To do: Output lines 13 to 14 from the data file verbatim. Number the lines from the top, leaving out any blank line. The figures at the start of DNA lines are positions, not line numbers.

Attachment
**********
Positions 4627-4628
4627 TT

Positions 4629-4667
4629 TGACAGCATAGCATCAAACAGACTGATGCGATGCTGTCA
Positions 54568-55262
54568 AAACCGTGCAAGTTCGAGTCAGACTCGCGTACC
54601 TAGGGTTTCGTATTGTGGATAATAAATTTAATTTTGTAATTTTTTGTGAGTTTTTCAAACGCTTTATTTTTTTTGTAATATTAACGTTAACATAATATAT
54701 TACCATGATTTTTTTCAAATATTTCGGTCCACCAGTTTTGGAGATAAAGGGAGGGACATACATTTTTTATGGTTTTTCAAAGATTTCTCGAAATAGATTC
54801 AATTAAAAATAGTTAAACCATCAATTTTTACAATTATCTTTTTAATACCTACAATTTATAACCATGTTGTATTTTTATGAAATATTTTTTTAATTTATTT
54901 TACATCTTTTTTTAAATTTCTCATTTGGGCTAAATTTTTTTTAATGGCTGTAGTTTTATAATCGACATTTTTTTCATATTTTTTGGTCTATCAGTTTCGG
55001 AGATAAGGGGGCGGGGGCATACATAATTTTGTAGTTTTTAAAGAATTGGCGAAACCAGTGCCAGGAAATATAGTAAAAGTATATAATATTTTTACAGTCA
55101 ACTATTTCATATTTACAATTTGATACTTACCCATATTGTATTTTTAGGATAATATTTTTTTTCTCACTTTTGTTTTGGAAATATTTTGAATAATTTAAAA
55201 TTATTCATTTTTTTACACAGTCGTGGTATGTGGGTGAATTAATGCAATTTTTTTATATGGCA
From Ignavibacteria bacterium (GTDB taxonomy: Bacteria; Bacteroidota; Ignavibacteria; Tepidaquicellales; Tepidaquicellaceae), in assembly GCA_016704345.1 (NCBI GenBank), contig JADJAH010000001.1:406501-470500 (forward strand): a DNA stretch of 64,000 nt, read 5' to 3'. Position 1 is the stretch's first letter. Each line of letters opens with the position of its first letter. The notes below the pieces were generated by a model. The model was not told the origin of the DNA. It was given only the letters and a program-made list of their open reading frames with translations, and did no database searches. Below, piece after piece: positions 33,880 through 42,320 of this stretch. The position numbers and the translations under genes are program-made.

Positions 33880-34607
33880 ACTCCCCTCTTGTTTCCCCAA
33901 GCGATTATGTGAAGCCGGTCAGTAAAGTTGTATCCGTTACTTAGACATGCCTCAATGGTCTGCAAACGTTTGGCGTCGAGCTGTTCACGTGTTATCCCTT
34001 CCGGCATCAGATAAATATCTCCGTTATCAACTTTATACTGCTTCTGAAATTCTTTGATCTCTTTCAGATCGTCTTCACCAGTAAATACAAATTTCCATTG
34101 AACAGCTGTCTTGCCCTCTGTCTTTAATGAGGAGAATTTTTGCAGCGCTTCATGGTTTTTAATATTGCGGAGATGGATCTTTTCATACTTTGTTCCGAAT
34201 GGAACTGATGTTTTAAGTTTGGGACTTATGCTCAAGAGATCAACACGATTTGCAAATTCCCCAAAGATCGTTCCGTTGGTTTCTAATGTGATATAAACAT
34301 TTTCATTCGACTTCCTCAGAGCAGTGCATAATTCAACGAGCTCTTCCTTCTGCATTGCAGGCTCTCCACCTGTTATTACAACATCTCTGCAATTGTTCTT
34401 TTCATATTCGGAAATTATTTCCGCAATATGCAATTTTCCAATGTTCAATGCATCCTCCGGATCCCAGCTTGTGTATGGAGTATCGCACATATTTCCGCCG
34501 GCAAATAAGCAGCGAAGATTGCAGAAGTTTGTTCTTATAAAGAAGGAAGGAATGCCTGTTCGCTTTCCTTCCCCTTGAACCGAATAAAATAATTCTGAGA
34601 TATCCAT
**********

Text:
55201 TTATTCATTTTTTTACACAGTCGTGGTATGTGGGTGAATTAATGCAATTTTTTTATATGGCA
From Ignavibacteria bacterium (GTDB taxonomy: Bacteria; Bacteroidota; Ignavibacteria; Tepidaquicellales; Tepidaquicellaceae), in assembly GCA_016704345.1 (NCBI GenBank), contig JADJAH010000001.1:406501-470500 (forward strand): a DNA stretch of 64,000 nt, read 5' to 3'. Position 1 is the stretch's first letter. Each line of letters opens with the position of its first letter. The notes below the pieces were generated by a model. The model was not told the origin of the DNA. It was given only the letters and a program-made list of their open reading frames with translations, and did no database searches. Below, piece after piece: positions 33,880 through 42,320 of this stretch. The position numbers and the translations under genes are program-made.